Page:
Over the next ten years, to deepen my walk with the Lord, I began traveling to Christian conferences outside of the country. I would study subjects like discipleship, church leadership, and church planting, and then I would bring those courses back to Iran and teach them to my cell groups. I was so passionate about God’s mission that I would pray on my knees, every day, for God to use me as a full-time minister.

After years of prayer, I had a dream in which God told me I would go to another country. He didn’t reveal the name of the country or even the region—only the year in which I would make my journey, the year 2013. As it happened, in that very year I became stuck in Turkey as a refugee. Two years earlier, the Iranian secret police had arrested one of the leaders in our church network, leaving me no choice but to flee the country.

I remember my last day in Iran, driving with tears in my eyes to say a final goodbye to all my family members, knowing I would never be able to return. I can still feel the pain of that separation. But God was faithful in fulfilling his promises, working through the United Nations to secure my passage to the United States, where I live today. He gave me a great church and a great Christian family who cared for me. He gave me wonderful, godly mentors who have poured blessings and wisdom into my life, coached me, and prayed with me in hard times.

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For nearly 21 years, I have been involved in ministry for the persecuted church. I have planted several house churches and taught discipleship and leadership courses within them. After moving to the United States, I discerned a call to equip the Persian church through social media platforms. My goal is to use the power of online education and social media to train new leaders. I store all my teaching and videos on my social media platforms. And I mentor all my trainees online, meeting with them in person a few times a year in a safe country in Central Asia.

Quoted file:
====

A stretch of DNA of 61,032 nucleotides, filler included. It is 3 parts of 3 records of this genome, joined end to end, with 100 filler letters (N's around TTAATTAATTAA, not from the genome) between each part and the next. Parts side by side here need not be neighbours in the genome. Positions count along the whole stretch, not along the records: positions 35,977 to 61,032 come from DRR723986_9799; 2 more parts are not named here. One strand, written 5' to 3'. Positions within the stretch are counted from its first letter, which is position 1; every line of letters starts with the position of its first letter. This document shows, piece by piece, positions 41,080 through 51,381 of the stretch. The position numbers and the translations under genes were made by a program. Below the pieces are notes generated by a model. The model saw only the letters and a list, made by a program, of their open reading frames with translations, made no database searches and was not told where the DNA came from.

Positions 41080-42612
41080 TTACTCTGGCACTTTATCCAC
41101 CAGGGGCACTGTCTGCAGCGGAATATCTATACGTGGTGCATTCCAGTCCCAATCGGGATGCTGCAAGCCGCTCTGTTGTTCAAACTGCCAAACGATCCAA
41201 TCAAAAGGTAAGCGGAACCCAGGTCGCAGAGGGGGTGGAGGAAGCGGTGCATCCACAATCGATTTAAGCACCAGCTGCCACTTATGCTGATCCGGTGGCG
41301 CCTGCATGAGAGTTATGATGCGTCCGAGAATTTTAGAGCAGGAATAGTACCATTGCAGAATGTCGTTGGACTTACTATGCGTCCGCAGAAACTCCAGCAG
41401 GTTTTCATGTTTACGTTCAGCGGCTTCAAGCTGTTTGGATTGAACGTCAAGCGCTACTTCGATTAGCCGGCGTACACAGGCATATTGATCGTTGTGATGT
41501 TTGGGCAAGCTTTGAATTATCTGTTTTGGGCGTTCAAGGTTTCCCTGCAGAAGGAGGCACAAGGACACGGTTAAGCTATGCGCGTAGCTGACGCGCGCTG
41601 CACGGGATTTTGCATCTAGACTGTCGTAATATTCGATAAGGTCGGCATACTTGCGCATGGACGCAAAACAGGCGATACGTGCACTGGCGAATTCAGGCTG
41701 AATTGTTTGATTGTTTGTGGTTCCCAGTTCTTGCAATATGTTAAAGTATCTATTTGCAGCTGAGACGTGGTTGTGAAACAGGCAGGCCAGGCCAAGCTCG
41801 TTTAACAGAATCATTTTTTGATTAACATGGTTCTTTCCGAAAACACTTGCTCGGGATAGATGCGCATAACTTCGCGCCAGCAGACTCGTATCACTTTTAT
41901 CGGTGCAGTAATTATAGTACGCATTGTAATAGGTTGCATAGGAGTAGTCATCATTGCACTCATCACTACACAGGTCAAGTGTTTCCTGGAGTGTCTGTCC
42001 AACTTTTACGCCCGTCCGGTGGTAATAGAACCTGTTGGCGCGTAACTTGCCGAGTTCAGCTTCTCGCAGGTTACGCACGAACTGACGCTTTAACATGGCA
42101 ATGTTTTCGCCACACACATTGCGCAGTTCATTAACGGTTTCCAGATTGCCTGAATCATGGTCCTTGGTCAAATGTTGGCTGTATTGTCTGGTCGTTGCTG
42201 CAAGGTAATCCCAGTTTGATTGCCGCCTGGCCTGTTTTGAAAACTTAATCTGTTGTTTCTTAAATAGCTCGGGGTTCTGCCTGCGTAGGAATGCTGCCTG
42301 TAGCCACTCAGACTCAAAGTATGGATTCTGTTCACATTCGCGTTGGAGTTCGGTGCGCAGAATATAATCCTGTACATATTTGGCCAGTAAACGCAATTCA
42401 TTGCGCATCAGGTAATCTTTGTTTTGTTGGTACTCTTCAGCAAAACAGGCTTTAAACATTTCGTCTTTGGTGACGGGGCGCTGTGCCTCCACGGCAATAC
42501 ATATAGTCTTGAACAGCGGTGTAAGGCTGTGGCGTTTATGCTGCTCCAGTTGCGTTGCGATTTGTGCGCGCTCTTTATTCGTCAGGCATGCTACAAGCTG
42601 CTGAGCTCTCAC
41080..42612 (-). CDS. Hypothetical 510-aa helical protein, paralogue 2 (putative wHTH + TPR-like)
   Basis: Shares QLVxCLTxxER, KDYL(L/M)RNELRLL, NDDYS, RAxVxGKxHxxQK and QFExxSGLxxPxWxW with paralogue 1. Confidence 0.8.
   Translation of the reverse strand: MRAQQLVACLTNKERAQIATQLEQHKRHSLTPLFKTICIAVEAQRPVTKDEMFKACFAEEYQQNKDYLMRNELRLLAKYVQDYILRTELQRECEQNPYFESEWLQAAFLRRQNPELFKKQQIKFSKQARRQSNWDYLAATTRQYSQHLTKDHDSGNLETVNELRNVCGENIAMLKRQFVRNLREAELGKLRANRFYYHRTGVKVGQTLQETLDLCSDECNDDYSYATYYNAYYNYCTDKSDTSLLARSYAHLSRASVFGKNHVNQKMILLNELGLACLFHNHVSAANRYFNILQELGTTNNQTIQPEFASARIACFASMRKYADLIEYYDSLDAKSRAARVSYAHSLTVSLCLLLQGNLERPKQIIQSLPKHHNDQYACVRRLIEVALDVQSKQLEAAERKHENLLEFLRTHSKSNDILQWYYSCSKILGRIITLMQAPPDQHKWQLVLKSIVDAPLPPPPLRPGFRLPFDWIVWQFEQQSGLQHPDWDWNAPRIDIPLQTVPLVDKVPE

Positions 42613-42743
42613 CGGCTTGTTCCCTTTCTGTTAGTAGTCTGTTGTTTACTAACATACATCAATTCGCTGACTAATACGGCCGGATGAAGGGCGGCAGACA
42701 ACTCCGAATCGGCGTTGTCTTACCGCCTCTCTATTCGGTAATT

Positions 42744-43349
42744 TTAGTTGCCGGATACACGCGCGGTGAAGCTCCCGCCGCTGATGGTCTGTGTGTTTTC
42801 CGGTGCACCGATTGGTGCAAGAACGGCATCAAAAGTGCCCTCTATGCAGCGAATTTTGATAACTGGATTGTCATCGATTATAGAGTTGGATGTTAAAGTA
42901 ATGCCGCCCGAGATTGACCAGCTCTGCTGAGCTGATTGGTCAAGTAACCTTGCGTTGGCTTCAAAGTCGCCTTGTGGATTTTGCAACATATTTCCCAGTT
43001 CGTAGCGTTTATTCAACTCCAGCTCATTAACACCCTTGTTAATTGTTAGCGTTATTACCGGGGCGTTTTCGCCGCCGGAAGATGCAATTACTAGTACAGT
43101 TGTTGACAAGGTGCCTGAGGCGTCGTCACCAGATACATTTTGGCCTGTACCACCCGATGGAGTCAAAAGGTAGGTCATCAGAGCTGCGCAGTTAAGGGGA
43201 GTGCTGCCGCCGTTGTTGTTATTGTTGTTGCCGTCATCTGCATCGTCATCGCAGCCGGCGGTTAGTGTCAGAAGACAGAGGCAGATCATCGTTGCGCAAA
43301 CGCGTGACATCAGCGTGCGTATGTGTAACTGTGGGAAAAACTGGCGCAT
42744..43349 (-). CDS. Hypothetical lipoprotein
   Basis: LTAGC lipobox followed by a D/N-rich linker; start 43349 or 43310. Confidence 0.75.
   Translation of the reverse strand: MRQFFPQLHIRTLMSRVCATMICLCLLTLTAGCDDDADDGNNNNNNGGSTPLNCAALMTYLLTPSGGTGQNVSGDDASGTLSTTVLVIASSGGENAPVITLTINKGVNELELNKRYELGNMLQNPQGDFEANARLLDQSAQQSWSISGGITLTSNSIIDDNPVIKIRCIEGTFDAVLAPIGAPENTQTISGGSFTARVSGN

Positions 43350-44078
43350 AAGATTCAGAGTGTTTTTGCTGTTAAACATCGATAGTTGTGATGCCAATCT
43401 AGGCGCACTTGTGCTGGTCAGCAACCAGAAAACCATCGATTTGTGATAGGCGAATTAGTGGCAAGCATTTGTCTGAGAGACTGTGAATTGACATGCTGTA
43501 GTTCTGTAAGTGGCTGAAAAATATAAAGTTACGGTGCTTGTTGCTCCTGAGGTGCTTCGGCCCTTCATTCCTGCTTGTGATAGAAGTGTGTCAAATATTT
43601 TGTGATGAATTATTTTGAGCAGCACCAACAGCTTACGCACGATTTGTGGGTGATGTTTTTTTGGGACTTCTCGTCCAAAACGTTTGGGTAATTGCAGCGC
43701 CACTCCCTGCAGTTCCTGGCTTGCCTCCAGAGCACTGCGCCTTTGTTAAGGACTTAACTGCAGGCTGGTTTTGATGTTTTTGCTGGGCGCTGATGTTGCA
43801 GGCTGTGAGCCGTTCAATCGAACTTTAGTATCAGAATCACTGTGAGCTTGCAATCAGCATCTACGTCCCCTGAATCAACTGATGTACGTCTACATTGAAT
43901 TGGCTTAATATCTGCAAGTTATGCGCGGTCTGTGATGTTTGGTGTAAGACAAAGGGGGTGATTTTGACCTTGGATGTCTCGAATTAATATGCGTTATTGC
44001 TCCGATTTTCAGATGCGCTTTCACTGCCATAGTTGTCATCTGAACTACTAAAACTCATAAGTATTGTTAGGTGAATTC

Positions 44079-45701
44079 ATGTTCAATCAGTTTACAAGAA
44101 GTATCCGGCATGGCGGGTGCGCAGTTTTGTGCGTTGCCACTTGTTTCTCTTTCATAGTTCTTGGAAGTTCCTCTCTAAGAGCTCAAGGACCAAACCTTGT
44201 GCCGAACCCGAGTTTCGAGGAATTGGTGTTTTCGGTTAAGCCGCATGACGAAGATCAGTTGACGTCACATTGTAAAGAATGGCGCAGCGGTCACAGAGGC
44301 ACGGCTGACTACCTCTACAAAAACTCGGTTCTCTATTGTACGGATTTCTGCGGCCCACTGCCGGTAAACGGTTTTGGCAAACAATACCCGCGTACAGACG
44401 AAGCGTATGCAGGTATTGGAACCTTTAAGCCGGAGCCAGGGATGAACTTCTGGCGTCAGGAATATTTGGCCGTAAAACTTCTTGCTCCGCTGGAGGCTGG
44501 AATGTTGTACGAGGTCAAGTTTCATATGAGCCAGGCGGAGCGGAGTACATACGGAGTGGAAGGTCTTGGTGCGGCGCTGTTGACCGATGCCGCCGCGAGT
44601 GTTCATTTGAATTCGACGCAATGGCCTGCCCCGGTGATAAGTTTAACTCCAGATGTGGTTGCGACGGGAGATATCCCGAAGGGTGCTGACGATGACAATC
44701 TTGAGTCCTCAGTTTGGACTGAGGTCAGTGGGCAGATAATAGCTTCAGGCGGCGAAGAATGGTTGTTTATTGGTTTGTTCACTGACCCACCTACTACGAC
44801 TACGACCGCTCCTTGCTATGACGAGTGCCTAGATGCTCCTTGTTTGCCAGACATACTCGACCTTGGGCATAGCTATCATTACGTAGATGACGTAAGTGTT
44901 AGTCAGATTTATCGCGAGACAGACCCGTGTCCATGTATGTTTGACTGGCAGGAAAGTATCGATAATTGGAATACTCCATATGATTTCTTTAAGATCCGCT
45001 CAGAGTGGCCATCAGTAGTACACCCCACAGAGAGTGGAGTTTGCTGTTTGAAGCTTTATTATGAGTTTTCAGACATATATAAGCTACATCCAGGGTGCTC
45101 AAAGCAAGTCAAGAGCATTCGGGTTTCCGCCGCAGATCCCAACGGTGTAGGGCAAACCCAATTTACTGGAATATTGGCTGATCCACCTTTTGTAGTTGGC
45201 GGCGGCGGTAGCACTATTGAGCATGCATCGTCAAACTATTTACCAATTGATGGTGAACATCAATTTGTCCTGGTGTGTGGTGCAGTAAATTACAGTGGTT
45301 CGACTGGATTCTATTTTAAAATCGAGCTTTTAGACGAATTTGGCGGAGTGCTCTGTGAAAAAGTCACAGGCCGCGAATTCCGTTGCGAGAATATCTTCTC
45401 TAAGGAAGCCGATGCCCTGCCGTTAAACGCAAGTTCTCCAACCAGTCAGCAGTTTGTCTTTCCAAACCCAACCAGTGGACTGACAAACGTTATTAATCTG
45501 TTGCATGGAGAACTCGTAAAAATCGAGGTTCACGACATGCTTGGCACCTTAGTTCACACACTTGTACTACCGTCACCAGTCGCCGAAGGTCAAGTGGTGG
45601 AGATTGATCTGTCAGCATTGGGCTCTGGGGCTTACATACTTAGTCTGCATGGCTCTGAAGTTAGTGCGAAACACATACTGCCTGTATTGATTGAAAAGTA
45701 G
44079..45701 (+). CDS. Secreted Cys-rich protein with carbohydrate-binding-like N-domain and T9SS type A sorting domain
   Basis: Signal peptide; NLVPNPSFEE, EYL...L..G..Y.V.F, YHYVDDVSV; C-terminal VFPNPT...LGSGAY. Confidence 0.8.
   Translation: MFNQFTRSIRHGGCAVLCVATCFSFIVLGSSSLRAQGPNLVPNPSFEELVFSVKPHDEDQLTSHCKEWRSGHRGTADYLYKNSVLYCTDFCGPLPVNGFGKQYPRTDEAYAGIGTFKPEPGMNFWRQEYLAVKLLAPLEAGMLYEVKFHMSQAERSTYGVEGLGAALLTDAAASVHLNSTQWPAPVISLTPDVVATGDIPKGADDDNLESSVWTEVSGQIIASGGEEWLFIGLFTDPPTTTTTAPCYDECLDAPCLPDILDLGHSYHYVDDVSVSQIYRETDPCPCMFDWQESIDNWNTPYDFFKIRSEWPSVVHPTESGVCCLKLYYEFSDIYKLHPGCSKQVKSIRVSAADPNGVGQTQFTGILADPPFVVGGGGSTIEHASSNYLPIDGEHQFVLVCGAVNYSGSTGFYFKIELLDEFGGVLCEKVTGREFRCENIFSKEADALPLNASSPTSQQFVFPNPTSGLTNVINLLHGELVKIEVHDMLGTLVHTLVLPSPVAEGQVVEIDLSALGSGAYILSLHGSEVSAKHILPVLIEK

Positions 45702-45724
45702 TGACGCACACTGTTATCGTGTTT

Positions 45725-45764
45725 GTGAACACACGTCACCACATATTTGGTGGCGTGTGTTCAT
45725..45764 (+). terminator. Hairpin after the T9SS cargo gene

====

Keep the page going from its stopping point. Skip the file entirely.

Meanwhile, my wife and I host a weekly Christian fellowship on Instagram for Persian-speaking people in secret house churches in places like Iran, Afghanistan, and Tajikistan. People tune in from all over the world, and we worship God together and pray for each other. We have the chance to share the gospel with Muslims who live in regions we could never hope to visit.

Set free from fear

One year after I gave my heart to Jesus, my father died of cancer. It was a great sadness for our family. But he had become a great believer, and in his last days, he was praising Jesus on his bed, even during the toughest moments of chemotherapy. I remember sitting by his bed and reading the Bible for him. Afterward, I would pray for God’s healing touch. And my father would raise his hands to show that he was praying and worshiping alongside me.

When he went to be with the Lord, the Holy Spirit gave my family and me an incredible sense of peace. I realized that God had healed me and set me free from the fear of death, both my parents’ and my own. And I rejoiced in the certainty that because of Christ, someday soon we would all be found in the presence of the living God forever.

Nathan Rostampour is a church planting pastor and a leadership coach and serves with The Summit Church in Raleigh-Durham, North Carolina.